At the top tier, the best games are not getting as many wishlists as they used to. HOWEVER! There was that new feature they added called “Most downloaded demos” which is a self-reinforcing widget. Games that appear in it are going to get more and more visibility. Two of the games in my survey were featured there.
One game ran away with the most wishlists I have ever recorded in any festival: 70187!
In general it seems that for the upper middle class games (but not 1%) Steam is keeping it more egalitarian. But the 1%-ers that appear in the “Most Downloaded Demos” section, get a TON of additional visibility. Much more than in any other festival.
Other interesting tidbits:
Most of your wishlists will come in the first 24 hours. Here is a chart showing median wishlists earned every day for the festival.
So be sure to have everything perfect and scheduled to be promoted on the first day. It seems like shoppers browse it once when it first appears on Steam then don’t really come back.
Festival Wishlist Quality
There is debate as to whether wishlists earned during a festival are actually worth anything. The thought goes that these festivals are just hedonistic displays of games and shoppers are wishlisting games left and right even if they aren’t really interested in buying them! Those shoppers are just hitting the wishlist button to try and keep track of what they are mildly interested in during the maelstrom of the festival.
Simon Carless over at Game Discover Co has argued very convincingly that “Follower” count is a more accurate measure of how interested someone is in a game. “Following” a game gives shoppers more news and alerts about it so they are probably going to be more selective as to what they follow.
Soooo, the logic goes that having a lower wishlist to follower ratio means that the wishlist quality is better and people will be more likely to buy your game.
I did a little analysis to calculate the Wishlist to Follower ratio before the festival and during the festival for the top 10 games. By comparing those two numbers we can see the quality of those wishlists. Here is that analysis graphed (note the higher the bar is, the lower the quality of the wishlist)
As you can see the wishlist quality is indeed “worse” but not by much. On average the wishlists earned during the festival are about 36% “lower quality” than those earned during a normal period.
I was pleasantly surprised to see that the wishlist quality was actually pretty good during the festival. If you also look at the chart for the number of downloads vs wishlists it seems that people really do try out the games before they wishlist them. They aren’t just blindly clicking “Wishlist”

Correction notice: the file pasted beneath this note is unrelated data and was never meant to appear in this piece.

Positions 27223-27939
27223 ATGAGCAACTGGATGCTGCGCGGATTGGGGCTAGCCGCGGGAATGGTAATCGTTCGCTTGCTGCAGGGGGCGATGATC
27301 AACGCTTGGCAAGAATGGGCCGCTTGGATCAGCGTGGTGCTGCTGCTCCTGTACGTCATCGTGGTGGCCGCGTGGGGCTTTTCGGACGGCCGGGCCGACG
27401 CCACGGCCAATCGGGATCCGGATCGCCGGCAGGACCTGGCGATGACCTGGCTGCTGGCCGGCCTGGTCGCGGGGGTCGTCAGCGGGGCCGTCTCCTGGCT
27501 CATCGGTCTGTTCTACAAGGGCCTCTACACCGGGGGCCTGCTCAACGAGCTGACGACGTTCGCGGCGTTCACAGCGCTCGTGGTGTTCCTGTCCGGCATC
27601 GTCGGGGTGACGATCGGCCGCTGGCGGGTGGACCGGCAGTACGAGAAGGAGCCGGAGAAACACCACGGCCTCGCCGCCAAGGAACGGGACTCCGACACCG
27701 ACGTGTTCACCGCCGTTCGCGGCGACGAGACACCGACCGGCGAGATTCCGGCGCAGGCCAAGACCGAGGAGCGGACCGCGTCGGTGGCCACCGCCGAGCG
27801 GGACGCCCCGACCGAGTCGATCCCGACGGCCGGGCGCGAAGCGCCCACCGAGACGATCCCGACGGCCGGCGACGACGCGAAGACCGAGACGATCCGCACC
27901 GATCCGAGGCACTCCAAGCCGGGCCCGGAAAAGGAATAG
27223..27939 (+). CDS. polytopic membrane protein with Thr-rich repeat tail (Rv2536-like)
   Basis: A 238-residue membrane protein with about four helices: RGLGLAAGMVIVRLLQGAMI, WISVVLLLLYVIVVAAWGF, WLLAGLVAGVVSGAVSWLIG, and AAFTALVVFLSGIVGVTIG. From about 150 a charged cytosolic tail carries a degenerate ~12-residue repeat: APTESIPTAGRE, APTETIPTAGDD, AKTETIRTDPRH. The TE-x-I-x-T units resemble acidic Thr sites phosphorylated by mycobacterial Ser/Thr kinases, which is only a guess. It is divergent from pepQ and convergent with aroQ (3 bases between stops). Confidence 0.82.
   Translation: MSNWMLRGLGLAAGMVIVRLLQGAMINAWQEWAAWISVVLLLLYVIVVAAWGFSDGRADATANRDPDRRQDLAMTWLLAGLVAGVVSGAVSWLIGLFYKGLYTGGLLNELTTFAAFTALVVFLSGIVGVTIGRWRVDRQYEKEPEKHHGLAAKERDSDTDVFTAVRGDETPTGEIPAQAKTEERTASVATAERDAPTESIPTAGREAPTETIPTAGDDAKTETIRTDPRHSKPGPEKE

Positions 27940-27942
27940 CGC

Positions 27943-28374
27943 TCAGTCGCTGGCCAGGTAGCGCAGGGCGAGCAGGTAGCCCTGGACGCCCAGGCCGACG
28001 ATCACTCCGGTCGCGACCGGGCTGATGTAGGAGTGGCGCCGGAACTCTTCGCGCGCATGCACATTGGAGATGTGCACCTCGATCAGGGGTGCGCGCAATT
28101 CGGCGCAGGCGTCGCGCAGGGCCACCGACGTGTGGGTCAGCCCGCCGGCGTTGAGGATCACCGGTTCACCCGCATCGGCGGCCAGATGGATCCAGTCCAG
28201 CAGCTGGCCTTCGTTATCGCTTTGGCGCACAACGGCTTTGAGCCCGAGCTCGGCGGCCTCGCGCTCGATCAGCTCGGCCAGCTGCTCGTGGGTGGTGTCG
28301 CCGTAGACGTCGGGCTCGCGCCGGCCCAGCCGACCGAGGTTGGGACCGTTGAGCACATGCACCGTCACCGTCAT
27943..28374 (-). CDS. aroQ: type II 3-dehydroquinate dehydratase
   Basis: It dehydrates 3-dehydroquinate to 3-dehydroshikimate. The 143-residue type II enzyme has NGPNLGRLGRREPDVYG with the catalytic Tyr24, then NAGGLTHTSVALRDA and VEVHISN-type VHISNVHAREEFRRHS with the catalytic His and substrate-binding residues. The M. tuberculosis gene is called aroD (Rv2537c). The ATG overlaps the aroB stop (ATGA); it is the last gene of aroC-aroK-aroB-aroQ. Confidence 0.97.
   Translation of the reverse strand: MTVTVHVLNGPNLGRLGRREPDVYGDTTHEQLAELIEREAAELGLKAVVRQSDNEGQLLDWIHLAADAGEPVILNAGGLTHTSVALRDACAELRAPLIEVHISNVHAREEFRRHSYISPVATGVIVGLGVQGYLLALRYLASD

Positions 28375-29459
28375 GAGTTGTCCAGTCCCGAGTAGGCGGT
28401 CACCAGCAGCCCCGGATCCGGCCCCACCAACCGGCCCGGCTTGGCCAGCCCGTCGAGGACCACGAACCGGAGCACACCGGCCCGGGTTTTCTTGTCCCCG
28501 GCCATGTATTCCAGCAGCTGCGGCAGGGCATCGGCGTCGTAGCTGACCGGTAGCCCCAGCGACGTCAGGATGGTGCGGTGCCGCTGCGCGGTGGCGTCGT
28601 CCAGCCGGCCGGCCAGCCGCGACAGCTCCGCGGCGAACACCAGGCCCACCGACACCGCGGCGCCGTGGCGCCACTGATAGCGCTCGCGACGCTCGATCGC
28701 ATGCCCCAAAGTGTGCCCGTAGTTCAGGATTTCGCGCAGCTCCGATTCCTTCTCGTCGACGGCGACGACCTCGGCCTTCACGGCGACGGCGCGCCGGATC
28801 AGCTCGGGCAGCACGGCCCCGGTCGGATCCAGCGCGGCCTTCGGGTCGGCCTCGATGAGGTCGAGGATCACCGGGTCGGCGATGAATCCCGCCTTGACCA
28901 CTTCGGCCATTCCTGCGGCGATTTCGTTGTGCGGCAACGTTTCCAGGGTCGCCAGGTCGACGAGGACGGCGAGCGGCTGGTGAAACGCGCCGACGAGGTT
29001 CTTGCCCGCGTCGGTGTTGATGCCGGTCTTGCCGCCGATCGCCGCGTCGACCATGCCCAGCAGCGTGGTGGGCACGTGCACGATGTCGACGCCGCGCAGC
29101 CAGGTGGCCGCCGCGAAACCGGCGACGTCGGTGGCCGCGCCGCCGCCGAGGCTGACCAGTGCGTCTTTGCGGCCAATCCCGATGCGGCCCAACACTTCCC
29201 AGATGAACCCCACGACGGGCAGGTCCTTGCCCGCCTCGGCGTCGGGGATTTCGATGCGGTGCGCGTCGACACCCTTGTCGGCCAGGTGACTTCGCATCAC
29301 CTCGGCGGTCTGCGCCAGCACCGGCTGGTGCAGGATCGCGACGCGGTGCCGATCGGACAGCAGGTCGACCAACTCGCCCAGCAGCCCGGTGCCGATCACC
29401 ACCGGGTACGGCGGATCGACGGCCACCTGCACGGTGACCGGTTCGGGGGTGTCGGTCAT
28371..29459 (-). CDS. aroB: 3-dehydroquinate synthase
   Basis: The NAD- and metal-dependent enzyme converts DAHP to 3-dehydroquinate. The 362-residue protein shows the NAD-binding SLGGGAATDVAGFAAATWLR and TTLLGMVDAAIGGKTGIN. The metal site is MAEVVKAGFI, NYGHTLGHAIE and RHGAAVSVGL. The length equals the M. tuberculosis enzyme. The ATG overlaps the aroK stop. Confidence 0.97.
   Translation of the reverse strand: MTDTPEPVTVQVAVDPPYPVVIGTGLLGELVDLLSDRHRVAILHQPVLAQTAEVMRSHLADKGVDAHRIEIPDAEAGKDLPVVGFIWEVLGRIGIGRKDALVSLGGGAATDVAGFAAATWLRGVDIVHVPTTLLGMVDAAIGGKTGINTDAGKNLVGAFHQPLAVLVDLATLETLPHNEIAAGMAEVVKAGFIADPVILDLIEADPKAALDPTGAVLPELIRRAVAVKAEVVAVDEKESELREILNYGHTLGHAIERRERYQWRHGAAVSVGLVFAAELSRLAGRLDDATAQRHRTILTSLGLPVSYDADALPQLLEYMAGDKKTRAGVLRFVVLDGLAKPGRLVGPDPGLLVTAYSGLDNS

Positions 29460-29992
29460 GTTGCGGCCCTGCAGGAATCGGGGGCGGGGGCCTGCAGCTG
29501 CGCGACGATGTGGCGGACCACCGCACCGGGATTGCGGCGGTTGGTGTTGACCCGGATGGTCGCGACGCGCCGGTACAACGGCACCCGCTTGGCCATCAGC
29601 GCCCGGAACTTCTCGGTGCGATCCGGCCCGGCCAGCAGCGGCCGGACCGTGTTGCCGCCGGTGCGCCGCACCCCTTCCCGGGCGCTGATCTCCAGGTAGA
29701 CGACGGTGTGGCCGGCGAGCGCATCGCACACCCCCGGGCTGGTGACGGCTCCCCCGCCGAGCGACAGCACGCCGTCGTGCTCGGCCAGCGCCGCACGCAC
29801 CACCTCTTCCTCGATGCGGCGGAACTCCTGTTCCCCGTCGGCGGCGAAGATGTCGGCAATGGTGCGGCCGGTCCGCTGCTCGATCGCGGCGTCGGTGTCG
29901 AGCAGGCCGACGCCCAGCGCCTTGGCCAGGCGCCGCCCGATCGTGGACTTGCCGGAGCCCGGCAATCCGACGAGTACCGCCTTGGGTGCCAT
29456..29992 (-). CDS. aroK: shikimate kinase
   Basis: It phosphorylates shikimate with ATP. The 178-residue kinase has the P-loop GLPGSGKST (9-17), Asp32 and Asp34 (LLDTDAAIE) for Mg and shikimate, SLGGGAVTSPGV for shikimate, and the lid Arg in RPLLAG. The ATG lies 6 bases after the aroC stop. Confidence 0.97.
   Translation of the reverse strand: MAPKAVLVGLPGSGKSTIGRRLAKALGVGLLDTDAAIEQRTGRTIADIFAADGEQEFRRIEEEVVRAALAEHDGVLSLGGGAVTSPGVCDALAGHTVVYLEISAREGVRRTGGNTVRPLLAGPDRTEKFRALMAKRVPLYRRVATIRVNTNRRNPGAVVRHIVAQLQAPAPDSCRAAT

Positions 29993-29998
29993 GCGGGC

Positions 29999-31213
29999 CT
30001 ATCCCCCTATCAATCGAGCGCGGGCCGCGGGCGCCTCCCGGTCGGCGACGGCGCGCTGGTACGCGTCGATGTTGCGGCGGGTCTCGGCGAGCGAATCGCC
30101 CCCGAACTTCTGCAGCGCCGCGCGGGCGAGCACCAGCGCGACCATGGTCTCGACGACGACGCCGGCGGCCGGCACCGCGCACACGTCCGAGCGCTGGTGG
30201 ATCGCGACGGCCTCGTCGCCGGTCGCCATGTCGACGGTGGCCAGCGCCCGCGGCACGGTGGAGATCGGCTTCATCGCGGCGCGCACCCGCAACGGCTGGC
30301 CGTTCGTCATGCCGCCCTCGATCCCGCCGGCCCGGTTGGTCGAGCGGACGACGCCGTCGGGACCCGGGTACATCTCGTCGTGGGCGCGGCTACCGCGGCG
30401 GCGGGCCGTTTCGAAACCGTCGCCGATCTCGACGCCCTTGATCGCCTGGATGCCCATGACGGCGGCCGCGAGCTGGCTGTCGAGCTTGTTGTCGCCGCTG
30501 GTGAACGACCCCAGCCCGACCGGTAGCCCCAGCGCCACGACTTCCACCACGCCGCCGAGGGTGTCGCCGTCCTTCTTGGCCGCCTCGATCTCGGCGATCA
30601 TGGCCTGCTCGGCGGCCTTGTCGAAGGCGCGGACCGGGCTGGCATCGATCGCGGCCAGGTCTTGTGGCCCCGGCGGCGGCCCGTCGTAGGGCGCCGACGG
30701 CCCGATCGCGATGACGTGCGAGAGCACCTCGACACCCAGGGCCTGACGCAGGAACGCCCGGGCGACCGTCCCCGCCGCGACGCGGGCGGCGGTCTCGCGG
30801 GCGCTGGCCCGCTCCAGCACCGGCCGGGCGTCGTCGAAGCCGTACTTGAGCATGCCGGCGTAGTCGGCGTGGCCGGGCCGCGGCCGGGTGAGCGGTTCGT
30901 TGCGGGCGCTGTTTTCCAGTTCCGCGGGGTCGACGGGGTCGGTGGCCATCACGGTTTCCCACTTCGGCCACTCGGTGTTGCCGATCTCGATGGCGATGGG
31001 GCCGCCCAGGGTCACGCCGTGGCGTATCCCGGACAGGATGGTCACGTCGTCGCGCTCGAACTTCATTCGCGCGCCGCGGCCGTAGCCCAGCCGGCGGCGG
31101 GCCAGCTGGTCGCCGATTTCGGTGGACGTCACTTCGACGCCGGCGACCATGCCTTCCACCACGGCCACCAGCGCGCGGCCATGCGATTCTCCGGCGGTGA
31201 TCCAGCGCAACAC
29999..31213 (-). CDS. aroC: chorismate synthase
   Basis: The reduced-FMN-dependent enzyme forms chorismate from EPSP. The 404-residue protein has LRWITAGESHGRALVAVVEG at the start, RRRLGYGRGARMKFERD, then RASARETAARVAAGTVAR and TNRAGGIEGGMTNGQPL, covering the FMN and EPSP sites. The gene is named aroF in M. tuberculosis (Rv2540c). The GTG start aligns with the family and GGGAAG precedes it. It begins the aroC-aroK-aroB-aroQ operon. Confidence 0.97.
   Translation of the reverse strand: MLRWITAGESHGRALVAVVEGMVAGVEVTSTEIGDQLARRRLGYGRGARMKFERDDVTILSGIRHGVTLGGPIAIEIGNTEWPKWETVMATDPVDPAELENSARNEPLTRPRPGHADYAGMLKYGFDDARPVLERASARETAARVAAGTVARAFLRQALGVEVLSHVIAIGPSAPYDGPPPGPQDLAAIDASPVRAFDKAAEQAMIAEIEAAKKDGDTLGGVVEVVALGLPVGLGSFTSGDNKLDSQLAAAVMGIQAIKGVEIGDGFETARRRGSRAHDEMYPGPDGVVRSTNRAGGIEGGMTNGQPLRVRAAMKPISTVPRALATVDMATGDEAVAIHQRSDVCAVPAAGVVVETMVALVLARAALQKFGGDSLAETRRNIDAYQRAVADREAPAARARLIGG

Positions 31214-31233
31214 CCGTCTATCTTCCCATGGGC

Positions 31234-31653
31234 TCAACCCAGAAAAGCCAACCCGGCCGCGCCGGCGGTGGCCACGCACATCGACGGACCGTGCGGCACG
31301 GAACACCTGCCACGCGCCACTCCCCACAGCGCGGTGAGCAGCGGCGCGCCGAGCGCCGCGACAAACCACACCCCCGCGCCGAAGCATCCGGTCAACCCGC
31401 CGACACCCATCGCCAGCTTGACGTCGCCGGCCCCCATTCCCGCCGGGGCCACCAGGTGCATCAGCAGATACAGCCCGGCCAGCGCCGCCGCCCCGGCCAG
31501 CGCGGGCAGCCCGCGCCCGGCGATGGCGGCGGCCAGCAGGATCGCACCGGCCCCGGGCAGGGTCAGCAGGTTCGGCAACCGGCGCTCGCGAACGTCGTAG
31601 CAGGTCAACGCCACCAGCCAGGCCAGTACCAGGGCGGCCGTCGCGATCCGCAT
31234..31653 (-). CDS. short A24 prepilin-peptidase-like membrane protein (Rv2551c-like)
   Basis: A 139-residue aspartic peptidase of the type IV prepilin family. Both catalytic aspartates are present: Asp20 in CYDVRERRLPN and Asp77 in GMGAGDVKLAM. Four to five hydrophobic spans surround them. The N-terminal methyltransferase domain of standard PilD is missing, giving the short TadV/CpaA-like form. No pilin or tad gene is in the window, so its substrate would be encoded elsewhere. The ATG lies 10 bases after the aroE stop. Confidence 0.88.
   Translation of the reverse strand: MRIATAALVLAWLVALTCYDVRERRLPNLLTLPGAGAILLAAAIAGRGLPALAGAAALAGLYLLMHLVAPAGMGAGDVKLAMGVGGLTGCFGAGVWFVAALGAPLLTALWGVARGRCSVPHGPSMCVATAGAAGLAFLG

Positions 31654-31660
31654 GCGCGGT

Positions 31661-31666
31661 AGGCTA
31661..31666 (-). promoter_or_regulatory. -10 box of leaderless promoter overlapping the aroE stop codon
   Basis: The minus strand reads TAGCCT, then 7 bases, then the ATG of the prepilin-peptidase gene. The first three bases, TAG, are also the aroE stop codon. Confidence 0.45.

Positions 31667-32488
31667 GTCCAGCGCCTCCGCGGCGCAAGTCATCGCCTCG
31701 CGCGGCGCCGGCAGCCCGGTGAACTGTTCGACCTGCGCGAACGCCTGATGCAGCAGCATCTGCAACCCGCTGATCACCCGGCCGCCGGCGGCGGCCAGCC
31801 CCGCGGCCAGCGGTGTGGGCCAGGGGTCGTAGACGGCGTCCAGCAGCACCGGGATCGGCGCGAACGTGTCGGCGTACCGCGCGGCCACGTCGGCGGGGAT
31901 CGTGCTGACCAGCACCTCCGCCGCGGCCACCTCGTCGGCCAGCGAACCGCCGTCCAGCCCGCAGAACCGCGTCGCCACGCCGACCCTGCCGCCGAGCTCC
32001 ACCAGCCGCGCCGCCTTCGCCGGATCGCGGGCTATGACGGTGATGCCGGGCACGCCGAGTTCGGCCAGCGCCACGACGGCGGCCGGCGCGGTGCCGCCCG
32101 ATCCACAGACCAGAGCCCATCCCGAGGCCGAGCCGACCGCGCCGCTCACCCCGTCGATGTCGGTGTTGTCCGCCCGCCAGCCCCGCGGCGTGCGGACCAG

Yes, a wishlist that is earned during a festival is not as potent as an “organic” wishlist that you earn during a non-marketing period. BUT, the huge boost in visibility you get more than makes up for it. So join festivals! They are still good!
I always try to remind prospective developers that shoppers on Steam really really like Strategy and Sim and Builder games. Similarly, they don’t really like platformers and puzzle games that much.
I try to find various ways to tease out the revealed preference of the Steam typical shopper. One way is by looking at the number of views every Steam Sizzle Reel gets.
If you flip over to Youtube you can see the number of views each video got. So I graphed them. (Note that for some reason VR, Simulation, Horror, and Sports & Racing didn’t get sizzle reels so we can’t compare them here)
Yes action is #1 but I consider that a meta-genre because platformers, rpgs, strategy games can all be considered “action” so it doesn’t really define anything. Same goes for “Adventure.” So if you look at the pure genres like Strategy, RPG, Puzzle, and Platformer, there are clear indications about what the Steam audience prefers.
Look at how the Platformer video was the LEAST watched one of the bunch. It was even worse than Puzzle. Typical Steam shoppers really don’t care about Platformers.
So in general the Steam festivals are still really worth your time. They generate a ton of visibility, the wishlist quality seems pretty good, and Valve continues to make it easier for everyone to get more visibility.
The new “most downloaded” tab is a new multiplier that supercharges the top games (if you are lucky enough to be in one).
My general recommendation is still to hold off on participating in a festival until the last one before you launch. This will give you the best shot to have built up a bigger community, a really good demo, and really good looking graphics to get you in the prized featured spots.
If you are interested in reading writeups for past festivals, check the following links: